Directed by Motoyoshi Oda. 1955. Japan.

GOJIRA took a drubbing from Japanese critics when it was released in November of 1954, but that did not stop it from becoming one of the year’s most profitable films. A sequel was set in motion almost immediately after release. Returning would be screenwriter Takeo Murata (again working from an original story by popular science fiction author Shigeru Kayama), producer Tomoyuki Tanaka, special effects artist Eiji Tsuburaya, and actor Takashi Shimura, albeit in a much smaller role. GOJIRA director Ishiro Honda was unavailable, already months into working on a drama titled LOVE TIDE. Also missing was composer Akira Ifukube. Replacing Honda was Motoyoshi Oda, a director who had recently finished shooting an adaptation of THE INVISIBLE MAN for Toho. Replacing Ifukube was Masaru Sato, a composer quickly rising in stature at the time. There was only one other important piece of the puzzle missing: time. The production schedule for the film would be almost unbearably brief and the sacrifices made to see that it was released quickly and on budget are all readily apparent on the screen. GODZILLA RAIDS AGAIN was released in April of 1955, a scant six months after the groundbreaking original.

As usual for movie sequels, GODZILLA RAIDS AGAIN aims to be a grander film than the original. In one way, it is and in another, it isn’t. While out scouting the ocean for schools of fish, two pilots, Tsukioka and Kobayashi, discover Godzilla fighting a large, spiked dinosaur on a deserted island. During the fight, the monsters tumble into the sea. Returning to land, the pilots share their story. We learn that the other monster is a prehistoric ankylosaurus called Anguirus (or Angilas depending on the translation). Fearing the same devastation that Godzilla brought to Tokyo, the military of Osaka decide to enforce a city-wide blackout. Thinking that bright lights are what attract Godzilla, the military will use flares to draw the beast away from the city.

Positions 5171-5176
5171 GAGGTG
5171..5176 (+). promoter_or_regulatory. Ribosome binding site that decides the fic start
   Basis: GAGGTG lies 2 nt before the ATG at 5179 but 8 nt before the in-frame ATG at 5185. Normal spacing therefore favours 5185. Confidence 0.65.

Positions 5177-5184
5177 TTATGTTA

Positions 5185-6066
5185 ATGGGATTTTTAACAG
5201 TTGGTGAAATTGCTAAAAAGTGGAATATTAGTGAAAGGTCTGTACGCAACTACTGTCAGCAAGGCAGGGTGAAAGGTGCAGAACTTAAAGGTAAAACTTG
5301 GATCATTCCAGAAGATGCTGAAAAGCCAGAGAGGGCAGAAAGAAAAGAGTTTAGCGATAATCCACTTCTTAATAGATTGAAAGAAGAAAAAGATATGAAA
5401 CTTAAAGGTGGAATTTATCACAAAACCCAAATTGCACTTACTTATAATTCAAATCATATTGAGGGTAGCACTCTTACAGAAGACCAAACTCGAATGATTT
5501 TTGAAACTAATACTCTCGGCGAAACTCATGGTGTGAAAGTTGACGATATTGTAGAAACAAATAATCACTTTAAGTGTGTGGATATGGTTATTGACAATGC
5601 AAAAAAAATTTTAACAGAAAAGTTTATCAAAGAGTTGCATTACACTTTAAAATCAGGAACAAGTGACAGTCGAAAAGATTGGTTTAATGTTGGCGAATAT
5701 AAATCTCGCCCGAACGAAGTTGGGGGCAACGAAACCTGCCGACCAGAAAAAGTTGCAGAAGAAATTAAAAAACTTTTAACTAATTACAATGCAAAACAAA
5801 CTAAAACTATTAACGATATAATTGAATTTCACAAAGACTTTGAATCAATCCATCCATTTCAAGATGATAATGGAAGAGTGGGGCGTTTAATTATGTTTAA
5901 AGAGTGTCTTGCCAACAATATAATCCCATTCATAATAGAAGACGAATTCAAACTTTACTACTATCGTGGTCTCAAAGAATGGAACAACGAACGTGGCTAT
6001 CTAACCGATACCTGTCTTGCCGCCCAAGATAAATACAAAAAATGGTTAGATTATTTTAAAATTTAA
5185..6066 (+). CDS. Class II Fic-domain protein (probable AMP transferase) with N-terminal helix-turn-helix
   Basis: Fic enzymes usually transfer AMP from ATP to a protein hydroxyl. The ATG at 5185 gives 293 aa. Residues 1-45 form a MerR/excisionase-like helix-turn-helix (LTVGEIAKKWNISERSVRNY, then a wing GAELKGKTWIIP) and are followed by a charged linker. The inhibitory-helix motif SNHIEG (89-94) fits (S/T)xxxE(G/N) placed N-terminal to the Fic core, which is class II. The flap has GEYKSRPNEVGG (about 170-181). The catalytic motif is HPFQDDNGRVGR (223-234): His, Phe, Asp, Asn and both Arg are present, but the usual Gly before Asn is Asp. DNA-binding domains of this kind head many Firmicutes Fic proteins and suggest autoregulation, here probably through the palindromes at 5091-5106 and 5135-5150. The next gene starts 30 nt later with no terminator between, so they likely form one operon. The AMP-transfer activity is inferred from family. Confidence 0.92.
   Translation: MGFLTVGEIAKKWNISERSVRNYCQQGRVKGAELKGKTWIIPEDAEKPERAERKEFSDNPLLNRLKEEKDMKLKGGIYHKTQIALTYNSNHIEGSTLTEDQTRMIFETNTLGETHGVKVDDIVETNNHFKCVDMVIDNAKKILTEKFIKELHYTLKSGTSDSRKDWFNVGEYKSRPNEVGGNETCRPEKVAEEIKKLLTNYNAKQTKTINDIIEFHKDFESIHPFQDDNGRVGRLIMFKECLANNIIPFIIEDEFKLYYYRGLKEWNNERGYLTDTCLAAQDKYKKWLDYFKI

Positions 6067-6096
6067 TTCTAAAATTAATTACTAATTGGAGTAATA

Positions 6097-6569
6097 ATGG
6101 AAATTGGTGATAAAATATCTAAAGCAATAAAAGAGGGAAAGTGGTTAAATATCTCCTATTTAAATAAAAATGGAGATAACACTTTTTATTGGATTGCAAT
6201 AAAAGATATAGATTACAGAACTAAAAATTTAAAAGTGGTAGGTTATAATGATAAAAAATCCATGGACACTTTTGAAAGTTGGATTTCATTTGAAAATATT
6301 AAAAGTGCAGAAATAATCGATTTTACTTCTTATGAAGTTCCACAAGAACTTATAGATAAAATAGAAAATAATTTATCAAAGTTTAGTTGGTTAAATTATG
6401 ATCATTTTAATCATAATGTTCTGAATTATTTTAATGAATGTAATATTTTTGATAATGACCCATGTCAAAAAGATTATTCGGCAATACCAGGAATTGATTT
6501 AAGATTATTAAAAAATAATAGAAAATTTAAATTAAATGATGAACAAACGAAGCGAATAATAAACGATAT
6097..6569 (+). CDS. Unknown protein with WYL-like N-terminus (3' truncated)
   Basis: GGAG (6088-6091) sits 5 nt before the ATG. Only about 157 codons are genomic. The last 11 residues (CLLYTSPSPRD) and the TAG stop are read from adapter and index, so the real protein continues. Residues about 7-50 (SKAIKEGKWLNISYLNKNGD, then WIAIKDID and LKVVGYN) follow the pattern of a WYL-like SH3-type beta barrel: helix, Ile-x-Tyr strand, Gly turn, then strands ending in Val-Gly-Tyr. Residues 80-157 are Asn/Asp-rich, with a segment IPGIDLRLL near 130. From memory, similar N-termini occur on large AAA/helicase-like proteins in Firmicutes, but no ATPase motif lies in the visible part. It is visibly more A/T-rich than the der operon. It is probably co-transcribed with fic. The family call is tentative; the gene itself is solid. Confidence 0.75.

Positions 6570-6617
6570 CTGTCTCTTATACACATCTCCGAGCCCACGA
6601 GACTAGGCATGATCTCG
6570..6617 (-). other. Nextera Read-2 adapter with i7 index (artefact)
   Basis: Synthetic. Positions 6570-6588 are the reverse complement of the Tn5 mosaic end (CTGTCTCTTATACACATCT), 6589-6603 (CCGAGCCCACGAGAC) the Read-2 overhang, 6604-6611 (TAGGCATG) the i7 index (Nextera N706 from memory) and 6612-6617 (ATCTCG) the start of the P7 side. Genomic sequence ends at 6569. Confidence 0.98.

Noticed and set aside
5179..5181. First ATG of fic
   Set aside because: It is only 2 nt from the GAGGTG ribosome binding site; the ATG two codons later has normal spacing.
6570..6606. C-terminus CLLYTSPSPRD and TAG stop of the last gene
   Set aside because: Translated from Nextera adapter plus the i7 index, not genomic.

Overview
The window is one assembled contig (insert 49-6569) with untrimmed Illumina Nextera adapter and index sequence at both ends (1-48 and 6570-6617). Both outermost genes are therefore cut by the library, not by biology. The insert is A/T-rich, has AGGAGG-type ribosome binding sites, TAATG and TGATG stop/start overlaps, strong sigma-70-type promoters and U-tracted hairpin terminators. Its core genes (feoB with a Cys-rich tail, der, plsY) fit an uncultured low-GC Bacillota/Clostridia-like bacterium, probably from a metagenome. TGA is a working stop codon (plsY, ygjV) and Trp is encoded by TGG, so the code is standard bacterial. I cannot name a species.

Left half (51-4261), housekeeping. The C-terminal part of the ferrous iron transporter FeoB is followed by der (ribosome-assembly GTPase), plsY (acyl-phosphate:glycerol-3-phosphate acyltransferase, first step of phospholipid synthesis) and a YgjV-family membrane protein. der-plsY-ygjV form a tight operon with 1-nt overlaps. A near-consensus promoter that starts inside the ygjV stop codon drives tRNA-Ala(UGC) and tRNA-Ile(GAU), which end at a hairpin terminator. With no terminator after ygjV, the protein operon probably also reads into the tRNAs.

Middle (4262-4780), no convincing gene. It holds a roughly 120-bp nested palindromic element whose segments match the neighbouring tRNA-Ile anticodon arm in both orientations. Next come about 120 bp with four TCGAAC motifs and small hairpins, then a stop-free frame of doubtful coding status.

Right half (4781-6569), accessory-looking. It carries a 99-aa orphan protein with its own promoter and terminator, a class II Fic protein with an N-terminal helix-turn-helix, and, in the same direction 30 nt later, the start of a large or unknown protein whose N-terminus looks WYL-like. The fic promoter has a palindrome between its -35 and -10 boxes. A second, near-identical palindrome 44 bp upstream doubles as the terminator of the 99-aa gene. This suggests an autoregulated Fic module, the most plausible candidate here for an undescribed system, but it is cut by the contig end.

Unfortunately, a group of prisoners on route to another part of Osaka decide to escape under the cover of the blackout. In the ensuing chase between cops and robbers, a few of the criminals steal a gasoline truck but end up crashing it. The truck explodes and Godzilla, seeing the flames, comes ashore. As Godzilla makes landfall, Anguirus rises out of the ocean and the two monsters battle it out, destroying much of the city in the progress. After defeating Anguirus, Godzilla makes his way back to the ocean.

Days go by without any sign of Godzilla. Tsukioka and Kobayashi, along with the rest of the employees of a tuna cannery that was destroyed by Godzilla, relocate to the colder, southern waters. While out on a patrol, they spot Godzilla on a snow-covered island. Seeing a chance, the military mobilizes, launching an all-out assault on Godzilla.